This could be a good move, but it’s also a pretty sad story. Angola is a major diamond producer that could some day, with further development, rival Botswana (when I was in Botswana, this was a real fear.) And yet its diamond resources seem to be handled haphazardly — one day one company is in charge, the next another, and now, who knows.
The diamond industry’s record here is also pretty bad. There doesn’t seem to be much evidence that Angola’s diamond resources have led to any kind of sustained economic development, and there are reports of human rights abuses at its mines. (By contrast, its oil sector is booming.) And, of course, Angola was a “conflict diamond” country, with major members of the industry almost certainly complicit in keeping the war going beyond its expiration date.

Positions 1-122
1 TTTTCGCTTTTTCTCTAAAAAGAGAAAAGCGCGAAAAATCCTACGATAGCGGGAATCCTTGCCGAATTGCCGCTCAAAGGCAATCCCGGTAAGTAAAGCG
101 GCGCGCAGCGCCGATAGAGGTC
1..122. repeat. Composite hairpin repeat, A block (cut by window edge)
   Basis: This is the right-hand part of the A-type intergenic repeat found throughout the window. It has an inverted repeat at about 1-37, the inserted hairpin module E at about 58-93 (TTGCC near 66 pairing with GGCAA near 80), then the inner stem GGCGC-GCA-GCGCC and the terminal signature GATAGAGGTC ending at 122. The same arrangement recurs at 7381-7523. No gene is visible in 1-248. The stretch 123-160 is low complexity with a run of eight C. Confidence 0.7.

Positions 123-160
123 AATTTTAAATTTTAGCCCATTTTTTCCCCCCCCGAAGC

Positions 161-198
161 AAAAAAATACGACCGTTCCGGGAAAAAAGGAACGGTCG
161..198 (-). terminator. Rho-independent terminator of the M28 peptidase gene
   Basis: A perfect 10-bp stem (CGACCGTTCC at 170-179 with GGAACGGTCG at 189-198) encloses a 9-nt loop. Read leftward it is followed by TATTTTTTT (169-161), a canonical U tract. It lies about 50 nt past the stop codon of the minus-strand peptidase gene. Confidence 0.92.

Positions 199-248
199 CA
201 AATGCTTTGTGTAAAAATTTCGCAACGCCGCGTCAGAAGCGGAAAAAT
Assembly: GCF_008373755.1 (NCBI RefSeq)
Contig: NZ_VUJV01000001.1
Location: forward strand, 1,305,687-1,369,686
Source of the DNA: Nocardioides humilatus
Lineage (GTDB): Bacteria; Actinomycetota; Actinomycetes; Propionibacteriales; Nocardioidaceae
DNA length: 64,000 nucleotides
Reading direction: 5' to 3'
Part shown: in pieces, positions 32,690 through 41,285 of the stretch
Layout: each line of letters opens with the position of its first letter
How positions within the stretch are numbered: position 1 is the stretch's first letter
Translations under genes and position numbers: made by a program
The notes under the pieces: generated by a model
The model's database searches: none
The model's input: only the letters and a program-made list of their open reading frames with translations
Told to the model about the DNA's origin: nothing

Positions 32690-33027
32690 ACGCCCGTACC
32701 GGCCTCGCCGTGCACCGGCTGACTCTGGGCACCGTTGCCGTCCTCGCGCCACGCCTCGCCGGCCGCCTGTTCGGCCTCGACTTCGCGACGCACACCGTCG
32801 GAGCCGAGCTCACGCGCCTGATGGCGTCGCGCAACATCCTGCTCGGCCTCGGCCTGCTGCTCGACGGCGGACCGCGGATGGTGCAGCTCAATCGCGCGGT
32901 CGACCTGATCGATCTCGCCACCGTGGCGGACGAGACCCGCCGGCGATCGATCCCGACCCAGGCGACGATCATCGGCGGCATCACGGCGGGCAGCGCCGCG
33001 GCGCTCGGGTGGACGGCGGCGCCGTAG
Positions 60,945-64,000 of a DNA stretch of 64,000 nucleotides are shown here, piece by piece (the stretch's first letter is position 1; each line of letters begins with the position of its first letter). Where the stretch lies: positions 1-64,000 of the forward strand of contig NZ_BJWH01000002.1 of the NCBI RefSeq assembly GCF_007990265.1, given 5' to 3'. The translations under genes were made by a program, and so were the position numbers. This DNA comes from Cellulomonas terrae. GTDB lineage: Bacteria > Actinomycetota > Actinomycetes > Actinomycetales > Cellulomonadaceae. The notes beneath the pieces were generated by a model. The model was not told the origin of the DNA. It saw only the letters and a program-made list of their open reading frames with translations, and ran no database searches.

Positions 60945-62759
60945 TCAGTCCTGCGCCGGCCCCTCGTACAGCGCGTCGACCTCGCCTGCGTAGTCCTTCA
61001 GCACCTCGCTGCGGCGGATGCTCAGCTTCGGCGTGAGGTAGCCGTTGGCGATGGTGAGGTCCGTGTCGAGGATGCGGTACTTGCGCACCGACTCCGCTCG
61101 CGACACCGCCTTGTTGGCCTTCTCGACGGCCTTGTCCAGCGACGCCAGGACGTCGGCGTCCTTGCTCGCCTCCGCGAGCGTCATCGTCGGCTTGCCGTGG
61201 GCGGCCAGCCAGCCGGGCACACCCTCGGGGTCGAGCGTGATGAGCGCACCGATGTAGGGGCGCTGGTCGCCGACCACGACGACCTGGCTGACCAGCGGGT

We all know the problems in Africa – bad, corrupt government; difficult infrastructure; a poor, and therefore, easily bribe-able population. And yet, members of the industry can no longer use these as an excuse for just taking the money and running.
If the “Blood Diamond” brouhaha has done anything, it’s made the industry turn inward. This business has a great job in bringing economic development to Southern Africa (Botswana, in particular), and now it needs to replicate that elsewhere. This trade should insist that whoever markets Angola’s diamonds in the future commits to making a real contribution to the country and its future. To have another success story to point to — in a former “conflict diamond” country, no less — will go a long way to restoring this trade’s battered image.